Available for just £69, and featuring a 20mp sensor, and 5x optical zoom lens, is this camera worth considering as an ultra-budget point and shoot camera?
Whilst the features may seem basic, it’s the ease of use that stands out on this camera, with an intelligent auto mode, numerous scene modes, panoramic shooting, and a P mode. You’ll even find an “Easy” mode that enlarges the icons to make the camera even easier to use.
There’s a 5x optical zoom lens, equivalent to 26mm to 130mm, along with a 20mp CCD sensor, which means high-speed continuous shooting isn’t likely to be very impressive, and the maximum resolution for video recording is 720p (1280x720 pixels).
There’s face detection autofocus, and a built-in flash, so portraits and photos with flash should be better than some smartphones with just an LED light.
The screen is a 2.7inch screen with a resolution of 230K dots. Electronic image stabilisation is an option.
The camera weighs 125g with battery and memory card and can use SD or Sony Memory stick cards, making it very light.
- 20.1mp 1/2.3inch Super HAD CCD sensor
- 5x optical zoom lens, f/3.2-6.4, 26-130mm equivalent
- 2.7inch screen, 230K dots
- ISO100 – ISO3200
- 720p video, 30fps, mono sound
- 5cm macro focus
- Easy mode
- Available in silver or black
The camera has a plastic body, with a metal effect on the front. There’s a plastic tripod socket underneath, and the camera takes a Sony lithium-ion rechargeable battery. You’ll also find the memory card slot next to the battery slot, and we used an SD card with the camera.
The screen looks okay but isn’t anything particularly special, functional, rather than brilliant.
The zoom control is a more basic design using buttons, and the shutter release button is on top, next to the on/off power button. On the back is a 4-way controller with a middle OK button. The Menu button brings up on-screen controls giving you quick access to photo settings. If you scroll to the bottom of this you can access the more advanced menus.
It’s all very functional, easy enough to use, and there are a reasonable number of controls for a basic point and shoot camera, with options to change ISO and White Balance. There is a panoramic shooting mode, as well as an "Easy" mode, should you need it.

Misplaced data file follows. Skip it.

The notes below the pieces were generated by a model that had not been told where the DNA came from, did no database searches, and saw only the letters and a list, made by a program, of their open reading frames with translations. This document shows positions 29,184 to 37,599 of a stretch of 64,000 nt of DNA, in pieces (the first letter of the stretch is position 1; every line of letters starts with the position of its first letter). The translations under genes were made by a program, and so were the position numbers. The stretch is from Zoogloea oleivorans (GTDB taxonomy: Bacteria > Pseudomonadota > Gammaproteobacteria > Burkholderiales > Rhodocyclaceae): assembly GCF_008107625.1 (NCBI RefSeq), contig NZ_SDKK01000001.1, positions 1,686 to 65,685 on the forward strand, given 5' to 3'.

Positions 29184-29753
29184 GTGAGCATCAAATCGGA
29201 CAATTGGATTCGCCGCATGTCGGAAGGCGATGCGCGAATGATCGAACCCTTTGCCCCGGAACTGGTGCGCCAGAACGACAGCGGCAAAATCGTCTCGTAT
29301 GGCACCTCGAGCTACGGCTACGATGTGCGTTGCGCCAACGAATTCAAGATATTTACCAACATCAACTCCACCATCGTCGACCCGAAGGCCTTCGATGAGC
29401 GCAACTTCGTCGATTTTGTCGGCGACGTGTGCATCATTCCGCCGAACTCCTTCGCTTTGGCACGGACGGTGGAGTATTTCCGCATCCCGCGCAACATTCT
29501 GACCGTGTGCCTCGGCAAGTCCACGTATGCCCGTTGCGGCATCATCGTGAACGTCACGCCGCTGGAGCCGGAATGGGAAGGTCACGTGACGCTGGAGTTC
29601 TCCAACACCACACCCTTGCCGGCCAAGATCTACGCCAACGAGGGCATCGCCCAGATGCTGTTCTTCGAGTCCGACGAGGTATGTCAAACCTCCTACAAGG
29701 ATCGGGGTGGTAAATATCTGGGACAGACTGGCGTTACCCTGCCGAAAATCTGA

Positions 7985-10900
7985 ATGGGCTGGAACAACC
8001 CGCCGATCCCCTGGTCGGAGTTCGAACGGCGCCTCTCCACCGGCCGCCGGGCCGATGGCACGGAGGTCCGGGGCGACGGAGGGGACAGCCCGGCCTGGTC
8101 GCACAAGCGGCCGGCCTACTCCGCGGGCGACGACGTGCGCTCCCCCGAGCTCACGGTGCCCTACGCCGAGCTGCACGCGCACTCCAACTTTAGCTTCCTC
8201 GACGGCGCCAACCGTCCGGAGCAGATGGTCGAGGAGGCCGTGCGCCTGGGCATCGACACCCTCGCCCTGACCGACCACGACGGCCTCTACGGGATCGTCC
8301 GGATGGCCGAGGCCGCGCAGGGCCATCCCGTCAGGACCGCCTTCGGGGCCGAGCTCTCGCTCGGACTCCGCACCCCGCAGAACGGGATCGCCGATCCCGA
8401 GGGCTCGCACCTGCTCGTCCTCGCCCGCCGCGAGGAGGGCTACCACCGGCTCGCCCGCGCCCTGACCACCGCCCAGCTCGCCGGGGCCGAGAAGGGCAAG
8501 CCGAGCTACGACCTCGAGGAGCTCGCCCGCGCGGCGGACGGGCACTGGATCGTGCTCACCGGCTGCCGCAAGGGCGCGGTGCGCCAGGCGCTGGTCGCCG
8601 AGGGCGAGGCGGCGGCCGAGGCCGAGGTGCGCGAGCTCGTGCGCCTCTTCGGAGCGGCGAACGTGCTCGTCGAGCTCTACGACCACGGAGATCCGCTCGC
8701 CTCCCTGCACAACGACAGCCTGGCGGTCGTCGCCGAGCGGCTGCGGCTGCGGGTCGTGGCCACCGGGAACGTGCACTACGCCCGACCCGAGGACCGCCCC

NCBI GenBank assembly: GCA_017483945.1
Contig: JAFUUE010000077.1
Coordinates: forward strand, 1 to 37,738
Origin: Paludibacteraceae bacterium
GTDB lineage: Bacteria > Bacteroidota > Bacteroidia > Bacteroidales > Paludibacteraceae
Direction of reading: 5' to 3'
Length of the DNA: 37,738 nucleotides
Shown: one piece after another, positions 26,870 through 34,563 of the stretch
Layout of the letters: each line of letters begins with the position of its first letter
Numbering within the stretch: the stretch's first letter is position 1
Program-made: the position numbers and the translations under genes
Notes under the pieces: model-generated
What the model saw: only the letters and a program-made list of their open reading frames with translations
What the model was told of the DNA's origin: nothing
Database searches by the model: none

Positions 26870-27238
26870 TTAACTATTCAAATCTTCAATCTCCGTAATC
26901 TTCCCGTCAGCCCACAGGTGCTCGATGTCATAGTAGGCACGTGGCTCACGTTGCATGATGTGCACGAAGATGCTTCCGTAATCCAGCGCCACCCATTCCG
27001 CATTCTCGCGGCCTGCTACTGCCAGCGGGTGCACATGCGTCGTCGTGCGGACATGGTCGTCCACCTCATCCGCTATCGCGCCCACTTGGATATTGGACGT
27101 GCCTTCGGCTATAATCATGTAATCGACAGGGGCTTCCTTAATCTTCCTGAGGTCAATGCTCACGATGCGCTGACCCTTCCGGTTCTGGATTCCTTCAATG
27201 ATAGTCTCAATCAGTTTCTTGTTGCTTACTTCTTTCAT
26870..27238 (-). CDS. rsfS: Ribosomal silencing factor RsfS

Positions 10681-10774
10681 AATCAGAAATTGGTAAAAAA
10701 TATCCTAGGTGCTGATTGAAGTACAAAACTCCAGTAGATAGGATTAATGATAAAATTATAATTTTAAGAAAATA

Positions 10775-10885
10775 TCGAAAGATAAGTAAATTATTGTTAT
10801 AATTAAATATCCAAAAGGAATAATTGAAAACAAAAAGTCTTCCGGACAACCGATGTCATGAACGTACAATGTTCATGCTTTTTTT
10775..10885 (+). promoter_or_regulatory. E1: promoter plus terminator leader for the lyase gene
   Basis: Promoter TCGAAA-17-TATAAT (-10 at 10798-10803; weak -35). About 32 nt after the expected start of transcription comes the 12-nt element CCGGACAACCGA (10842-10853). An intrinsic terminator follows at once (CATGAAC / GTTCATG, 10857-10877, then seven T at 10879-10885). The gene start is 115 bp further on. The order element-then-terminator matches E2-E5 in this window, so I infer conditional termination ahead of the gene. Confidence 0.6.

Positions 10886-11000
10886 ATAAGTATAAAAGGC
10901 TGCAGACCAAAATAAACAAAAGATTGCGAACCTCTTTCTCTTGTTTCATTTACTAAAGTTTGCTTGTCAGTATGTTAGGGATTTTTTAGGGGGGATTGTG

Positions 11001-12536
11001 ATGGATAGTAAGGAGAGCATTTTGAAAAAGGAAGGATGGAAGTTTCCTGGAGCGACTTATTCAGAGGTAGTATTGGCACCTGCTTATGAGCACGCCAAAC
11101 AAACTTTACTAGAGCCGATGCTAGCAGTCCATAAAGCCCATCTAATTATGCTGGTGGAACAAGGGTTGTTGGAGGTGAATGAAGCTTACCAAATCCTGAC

Battery life is rated at 200 shots, which is average for a compact camera, and a spare battery is recommended if you want to shoot more. Focus is reasonable in good light but can be slow in low light.
The performance section is where we look at the image quality performance of the camera.
Camera Performance - Images taken at lower ISO settings, and in bright conditions (or when using the flash), give reasonable results, but as soon as the light drops, and the ISO speed increases, then image quality suffers, with poor results at ISO1600 and above. If you're just wanting a point and shoot camera, and are likely to be shooting in bright sunny conditions, then the camera's images could be considered good enough, particularly if you're simply planning on sharing photos on Facebook and other social media sites. Focus in low-light is aided by the AF assist lamp, but can still struggle in low-light. Colour reproduction is reasonably good, and the camera has a DRO (Dynamic Range Optimisation) option to improve the dynamic range captured by the camera, boosting shadows.
Value For Money
There are very few cameras available at such a low price point, with the Sony Cyber-shot W800 priced at £69, and therefore this could make a good entry level point and shoot camera on holiday or in good lighting.
The Sony Cyber-shot W800 doesn’t offer any of the bells and whistles we’ve come to expect from cameras released in the last couple of years, such as Wi-Fi, Bluetooth, or NFC, however, at this price point that’s no real surprise. The camera provides value for money for those that want a simple point and shoot camera, and also offers a 5x optical zoom lens, something which at the present moment is very difficult to find on a smartphone. If your budget will only stretch to £70, and you don’t want to buy a digital camera second hand, then there is little else to choose from, and this makes the W800 a decent option.
Also see: The Best Cheap Compact Cameras UK